Chris led the discussion with a group that had varying degrees of DC Comics knowledge. Despite the differences, all enjoyed the book and found different messages in the story. Dennis found it an entertaining read and Jenna thought it was “pretty dope.” Eric felt that this was a Mother’s Day story as it was revealed that Barry changed time to save his mother’s life. Tiffany was interested in the examination of an individual’s pain: How far does one go to ease one’s pain? Is the death of thousands worth the life of one person? Yasmine thought the story was a great way to introduce DC characters, but wanted to know more details: How did Barry’s actions cause the rest of the world to change? The group also appreciated the more ruthless portrayal of characters, particularly Batman and Wonder Woman. Overall, the group gave the book a thumbs up and it has led some members to find more works related to the story.
In August, the Chula Vista group will read Peter Panzerfaust Vol. 1: The Great Escape, written by Kurtis J. Wiebe and illustrated by Tyler Jenkins.
The Downtown group journeyed to the Batman Universe, with a story by Brian Michael Bendis, illustrated by Nick Derrington. Everyone was surprised by this story; after a decade of somber and morose Batman tales, this is a fun romp through the DC Universe, as Batman chases down Vandal Savage and a Faberge Egg with strange powers. It teams the Bat with Nightwing, Green Arrow, Green Lantern, and—believe it or not—Jonah Hex, and bounces from Gotham City to Gorilla City, from the Old West to Hawkworld. And oh! … that Nick Derrington art. Many members were unfamiliar with this relatively new artist. Moderator Gary originally pitched this one-and-done graphic novel collection as a fun read, and the members unanimously found it to be light and entertaining and a great escape. Many were surprised with a story like this coming from Brian Michael Bendis and commented on how imaginative it was. It showed a “playful side” of Batman, not shown in years and was reminiscent of The Brave and the Bold cartoon series on Cartoon Network. Derrington’s cutaway-like art spreads that showed action flowing through different levels were standouts to his amazing art.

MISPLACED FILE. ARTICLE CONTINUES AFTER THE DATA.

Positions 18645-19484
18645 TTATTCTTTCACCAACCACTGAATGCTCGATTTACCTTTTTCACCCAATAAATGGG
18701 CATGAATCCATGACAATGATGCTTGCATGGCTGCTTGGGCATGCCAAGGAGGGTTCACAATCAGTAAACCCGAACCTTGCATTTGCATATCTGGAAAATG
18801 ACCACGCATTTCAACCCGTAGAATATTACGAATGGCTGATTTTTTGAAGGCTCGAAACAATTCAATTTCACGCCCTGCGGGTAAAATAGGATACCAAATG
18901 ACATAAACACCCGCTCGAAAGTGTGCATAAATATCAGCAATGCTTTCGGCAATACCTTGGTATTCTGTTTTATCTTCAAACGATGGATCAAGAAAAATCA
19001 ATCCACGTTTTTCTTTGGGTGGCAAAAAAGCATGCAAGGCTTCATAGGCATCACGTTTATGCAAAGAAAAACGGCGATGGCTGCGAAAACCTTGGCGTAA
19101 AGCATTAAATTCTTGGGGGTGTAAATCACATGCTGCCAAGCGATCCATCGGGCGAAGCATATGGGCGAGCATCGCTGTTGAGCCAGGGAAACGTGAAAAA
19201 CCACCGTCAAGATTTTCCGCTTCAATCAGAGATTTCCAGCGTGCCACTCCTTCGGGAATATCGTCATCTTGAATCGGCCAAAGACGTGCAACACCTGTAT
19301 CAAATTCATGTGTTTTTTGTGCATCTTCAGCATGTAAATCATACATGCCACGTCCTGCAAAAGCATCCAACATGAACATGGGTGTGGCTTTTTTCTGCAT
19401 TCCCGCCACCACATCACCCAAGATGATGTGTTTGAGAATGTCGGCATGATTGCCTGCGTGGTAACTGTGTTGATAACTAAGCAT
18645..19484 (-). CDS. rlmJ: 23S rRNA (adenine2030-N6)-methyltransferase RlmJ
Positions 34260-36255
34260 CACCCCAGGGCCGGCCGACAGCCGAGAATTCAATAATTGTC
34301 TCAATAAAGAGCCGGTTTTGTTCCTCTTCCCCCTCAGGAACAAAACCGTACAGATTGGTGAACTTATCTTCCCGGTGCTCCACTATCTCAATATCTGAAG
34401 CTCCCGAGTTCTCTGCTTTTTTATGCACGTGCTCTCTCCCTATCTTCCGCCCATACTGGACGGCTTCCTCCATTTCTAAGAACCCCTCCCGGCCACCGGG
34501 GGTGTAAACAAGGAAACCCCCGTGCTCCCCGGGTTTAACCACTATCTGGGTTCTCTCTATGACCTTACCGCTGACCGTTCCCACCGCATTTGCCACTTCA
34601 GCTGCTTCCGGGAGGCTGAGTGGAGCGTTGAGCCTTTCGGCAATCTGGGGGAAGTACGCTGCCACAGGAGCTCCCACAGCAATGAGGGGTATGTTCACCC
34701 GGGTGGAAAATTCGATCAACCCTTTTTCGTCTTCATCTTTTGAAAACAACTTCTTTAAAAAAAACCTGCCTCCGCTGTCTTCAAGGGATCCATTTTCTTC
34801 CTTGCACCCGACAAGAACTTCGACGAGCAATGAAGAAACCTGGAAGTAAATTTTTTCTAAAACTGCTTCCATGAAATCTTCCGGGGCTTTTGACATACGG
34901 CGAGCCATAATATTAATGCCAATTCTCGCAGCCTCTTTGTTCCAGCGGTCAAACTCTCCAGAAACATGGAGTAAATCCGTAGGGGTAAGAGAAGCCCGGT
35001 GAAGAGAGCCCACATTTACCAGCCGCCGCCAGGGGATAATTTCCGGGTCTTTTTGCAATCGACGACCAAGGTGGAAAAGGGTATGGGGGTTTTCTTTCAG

Next month, the Downtown group starts a two-month deep-dive into the complete saga of Paper Girls, by Brian K. Vaughan and Cliff Chiang.
The Encinitas group’s July selection was Vision: The Complete Collection, by Tom King and Gabriel Hernandez Walta. The series won the 2017 Eisner award for best limited series.
Luke described the series as a Shakespearian tragedy using characters from the Marvel universe. Marina thought it was one of the most intensely emotional graphic novels she had ever read. Richard appreciated Tom King's use of language, including King's use of specific narrator voices. King has mentioned that he was inspired in part by Orson Welles' narration in the 1942 film The Magnificent Ambersons, and by Neil Gaiman's narrative experiments.